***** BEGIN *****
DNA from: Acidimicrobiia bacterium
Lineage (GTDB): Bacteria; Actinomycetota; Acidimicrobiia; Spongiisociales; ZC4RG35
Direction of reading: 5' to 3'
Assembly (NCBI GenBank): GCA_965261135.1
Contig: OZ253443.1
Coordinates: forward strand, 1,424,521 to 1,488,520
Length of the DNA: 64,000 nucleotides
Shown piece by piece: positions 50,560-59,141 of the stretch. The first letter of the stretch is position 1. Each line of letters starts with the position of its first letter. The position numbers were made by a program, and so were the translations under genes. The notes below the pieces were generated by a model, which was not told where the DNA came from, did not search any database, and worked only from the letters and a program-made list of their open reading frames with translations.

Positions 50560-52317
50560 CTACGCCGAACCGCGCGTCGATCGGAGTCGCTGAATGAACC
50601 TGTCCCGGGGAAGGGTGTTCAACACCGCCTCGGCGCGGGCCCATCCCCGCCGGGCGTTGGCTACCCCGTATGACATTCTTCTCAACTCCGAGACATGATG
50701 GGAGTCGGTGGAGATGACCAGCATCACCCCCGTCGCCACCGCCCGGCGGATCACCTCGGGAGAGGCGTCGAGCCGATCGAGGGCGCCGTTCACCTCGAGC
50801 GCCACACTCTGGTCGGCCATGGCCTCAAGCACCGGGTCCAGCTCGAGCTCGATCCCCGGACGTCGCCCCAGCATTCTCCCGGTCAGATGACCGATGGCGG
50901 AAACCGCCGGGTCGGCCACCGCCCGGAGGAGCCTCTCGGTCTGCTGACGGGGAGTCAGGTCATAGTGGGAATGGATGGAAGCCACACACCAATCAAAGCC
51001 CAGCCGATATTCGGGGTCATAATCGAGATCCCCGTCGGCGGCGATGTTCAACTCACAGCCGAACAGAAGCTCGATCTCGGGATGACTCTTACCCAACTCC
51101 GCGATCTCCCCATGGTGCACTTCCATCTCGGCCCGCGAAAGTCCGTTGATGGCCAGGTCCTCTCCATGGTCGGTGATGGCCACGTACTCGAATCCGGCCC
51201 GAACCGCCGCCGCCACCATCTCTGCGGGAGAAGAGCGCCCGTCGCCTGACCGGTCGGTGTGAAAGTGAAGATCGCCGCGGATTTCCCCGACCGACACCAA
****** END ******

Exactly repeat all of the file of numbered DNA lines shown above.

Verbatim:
DNA from: Acidimicrobiia bacterium
Lineage (GTDB): Bacteria; Actinomycetota; Acidimicrobiia; Spongiisociales; ZC4RG35
Direction of reading: 5' to 3'
Assembly (NCBI GenBank): GCA_965261135.1
Contig: OZ253443.1
Coordinates: forward strand, 1,424,521 to 1,488,520
Length of the DNA: 64,000 nucleotides
Shown piece by piece: positions 50,560-59,141 of the stretch. The first letter of the stretch is position 1. Each line of letters starts with the position of its first letter. The position numbers were made by a program, and so were the translations under genes. The notes below the pieces were generated by a model, which was not told where the DNA came from, did not search any database, and worked only from the letters and a program-made list of their open reading frames with translations.

Positions 50560-52317
50560 CTACGCCGAACCGCGCGTCGATCGGAGTCGCTGAATGAACC
50601 TGTCCCGGGGAAGGGTGTTCAACACCGCCTCGGCGCGGGCCCATCCCCGCCGGGCGTTGGCTACCCCGTATGACATTCTTCTCAACTCCGAGACATGATG
50701 GGAGTCGGTGGAGATGACCAGCATCACCCCCGTCGCCACCGCCCGGCGGATCACCTCGGGAGAGGCGTCGAGCCGATCGAGGGCGCCGTTCACCTCGAGC
50801 GCCACACTCTGGTCGGCCATGGCCTCAAGCACCGGGTCCAGCTCGAGCTCGATCCCCGGACGTCGCCCCAGCATTCTCCCGGTCAGATGACCGATGGCGG
50901 AAACCGCCGGGTCGGCCACCGCCCGGAGGAGCCTCTCGGTCTGCTGACGGGGAGTCAGGTCATAGTGGGAATGGATGGAAGCCACACACCAATCAAAGCC
51001 CAGCCGATATTCGGGGTCATAATCGAGATCCCCGTCGGCGGCGATGTTCAACTCACAGCCGAACAGAAGCTCGATCTCGGGATGACTCTTACCCAACTCC
51101 GCGATCTCCCCATGGTGCACTTCCATCTCGGCCCGCGAAAGTCCGTTGATGGCCAGGTCCTCTCCATGGTCGGTGATGGCCACGTACTCGAATCCGGCCC
51201 GAACCGCCGCCGCCACCATCTCTGCGGGAGAAGAGCGCCCGTCGCCTGACCGGTCGGTGTGAAAGTGAAGATCGCCGCGGATTTCCCCGACCGACACCAA